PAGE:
Well, I rolled out of bed this morning, and fired up the desktop to look for something to blog about, and Yahoo had my answer for me right on the front page:
Kilauea Volcano has exploded again. Officials say a small explosion that sent rocks more than 200 feet up onto the rim of the volcano's main Halemaumau crater occurred Wednesday night, hours before the park reopened.
The park was evacuated Tuesday and remained closed Wednesday because of elevated sulfur dioxide emissions.
The U.S. Geological Survey says Wednesday's blast at Halemaumau crater was much smaller than a similar explosion in March, but still enlarged the new vent in the wall of the crater about 15 to 30 feet.
Scientists say they found lava splatters and rocks ejected by the blast, which also contained volcanic glass shards.
They say there is increasing evidence that molten lava is collecting about 300 to 600 feet below the new vent.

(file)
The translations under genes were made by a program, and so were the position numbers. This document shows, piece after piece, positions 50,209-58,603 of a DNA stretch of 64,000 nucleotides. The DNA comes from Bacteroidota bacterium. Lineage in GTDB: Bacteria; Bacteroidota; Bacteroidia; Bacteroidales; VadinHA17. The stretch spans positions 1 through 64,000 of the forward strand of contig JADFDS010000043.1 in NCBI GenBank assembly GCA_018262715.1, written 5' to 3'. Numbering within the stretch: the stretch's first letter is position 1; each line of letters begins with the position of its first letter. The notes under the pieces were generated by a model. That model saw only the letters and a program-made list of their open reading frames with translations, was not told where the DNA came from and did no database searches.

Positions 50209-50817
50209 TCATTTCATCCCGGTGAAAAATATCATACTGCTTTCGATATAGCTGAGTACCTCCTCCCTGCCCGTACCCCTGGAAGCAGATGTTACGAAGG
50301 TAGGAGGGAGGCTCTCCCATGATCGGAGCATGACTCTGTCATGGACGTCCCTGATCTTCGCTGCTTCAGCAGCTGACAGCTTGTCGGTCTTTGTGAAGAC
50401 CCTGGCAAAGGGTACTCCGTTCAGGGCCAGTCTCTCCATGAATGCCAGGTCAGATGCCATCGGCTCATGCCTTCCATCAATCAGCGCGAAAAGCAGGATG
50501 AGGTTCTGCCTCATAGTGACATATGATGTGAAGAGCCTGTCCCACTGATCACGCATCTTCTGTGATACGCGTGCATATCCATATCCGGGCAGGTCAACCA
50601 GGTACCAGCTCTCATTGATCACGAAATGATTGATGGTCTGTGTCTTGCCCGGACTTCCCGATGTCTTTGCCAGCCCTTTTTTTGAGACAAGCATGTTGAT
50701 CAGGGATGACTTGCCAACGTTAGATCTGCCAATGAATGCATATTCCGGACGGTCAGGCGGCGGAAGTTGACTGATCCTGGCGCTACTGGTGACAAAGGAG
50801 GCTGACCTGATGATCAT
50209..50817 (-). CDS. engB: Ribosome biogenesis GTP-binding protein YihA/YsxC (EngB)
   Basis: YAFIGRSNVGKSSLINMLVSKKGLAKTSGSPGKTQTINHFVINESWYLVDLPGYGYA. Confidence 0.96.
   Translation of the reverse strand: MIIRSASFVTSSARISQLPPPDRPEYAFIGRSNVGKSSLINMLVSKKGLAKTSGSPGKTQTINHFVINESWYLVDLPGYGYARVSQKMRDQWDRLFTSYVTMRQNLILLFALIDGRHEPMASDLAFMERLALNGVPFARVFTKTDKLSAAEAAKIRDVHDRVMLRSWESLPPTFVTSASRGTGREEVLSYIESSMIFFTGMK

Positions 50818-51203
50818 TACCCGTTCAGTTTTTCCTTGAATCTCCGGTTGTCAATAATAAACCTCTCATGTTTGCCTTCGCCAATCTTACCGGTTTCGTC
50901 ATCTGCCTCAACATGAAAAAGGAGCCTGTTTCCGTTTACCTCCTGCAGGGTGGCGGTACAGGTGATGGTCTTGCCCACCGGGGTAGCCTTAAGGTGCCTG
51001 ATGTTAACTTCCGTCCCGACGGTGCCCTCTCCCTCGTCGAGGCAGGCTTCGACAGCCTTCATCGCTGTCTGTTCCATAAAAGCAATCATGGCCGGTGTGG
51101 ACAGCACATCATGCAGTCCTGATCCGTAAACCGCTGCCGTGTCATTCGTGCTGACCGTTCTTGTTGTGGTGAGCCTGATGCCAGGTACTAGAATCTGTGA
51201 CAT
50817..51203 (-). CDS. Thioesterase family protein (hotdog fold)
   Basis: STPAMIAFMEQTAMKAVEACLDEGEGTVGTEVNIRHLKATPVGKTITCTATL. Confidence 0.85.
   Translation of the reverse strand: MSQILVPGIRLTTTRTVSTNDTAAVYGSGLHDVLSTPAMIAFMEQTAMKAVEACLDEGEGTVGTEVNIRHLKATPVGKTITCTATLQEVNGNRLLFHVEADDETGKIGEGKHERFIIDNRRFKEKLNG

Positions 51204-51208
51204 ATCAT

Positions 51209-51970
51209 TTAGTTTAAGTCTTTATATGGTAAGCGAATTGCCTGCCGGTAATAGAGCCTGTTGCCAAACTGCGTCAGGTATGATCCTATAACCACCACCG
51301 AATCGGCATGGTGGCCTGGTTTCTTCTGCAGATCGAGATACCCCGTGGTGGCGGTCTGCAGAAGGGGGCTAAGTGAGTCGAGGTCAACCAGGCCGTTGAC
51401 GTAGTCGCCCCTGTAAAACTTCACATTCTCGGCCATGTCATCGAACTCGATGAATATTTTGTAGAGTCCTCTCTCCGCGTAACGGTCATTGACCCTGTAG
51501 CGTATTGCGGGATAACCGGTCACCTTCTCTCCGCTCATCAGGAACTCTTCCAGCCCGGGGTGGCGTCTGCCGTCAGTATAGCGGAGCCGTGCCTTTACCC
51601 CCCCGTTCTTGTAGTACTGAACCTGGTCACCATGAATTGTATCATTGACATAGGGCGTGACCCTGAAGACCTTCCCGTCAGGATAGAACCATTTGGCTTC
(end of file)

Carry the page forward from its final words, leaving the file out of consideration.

Now - this might sound pretty frightening and dangerous (and it is), but that's what makes Volcanoes National Park so fascinating to visit. I've been a lot of interesting places... Luray Caverns... Colonial Williamsburg... even South of the Border! - But none of them can possibly compare to the site of seeing and feeling hot steam venting from the ground or watching fountains of boiling lava explode as it pours into the sea.
Unfortunately, the last time we visited the volcano last summer, it was during a quiet period, and there was no visible lava flowing at the park. But in previous trips, we were able to hike in from the end of the road and watch nature's fireworks. There is no Disney theme park ride (yes, I said it, dammit!) on Earth that can match the thrill of seeing the goddess Pele do her thing!
Now, as I mentioned, we did not see live lava on the last trip, but Mrs. Matthews did manage to find several small pieces of shiny lava rock known as "Pele's tears". These are valued because they are smooth and shiny, as opposed to most lava, which is rough and dull. Mrs. Matthews was tempted to pocket the pebbles, but the boys and I forced her to toss the rocks down a vent shaft instead. It is considered KAPU (forbidden) to take lava away from the volcano. Whether that's merely an old wive's tale or not is unclear... But you remember what happened to Bobby and Cindy Brady when they took that idol from the construction site in Hawaii... Big time KAPU! We weren't taking any chances!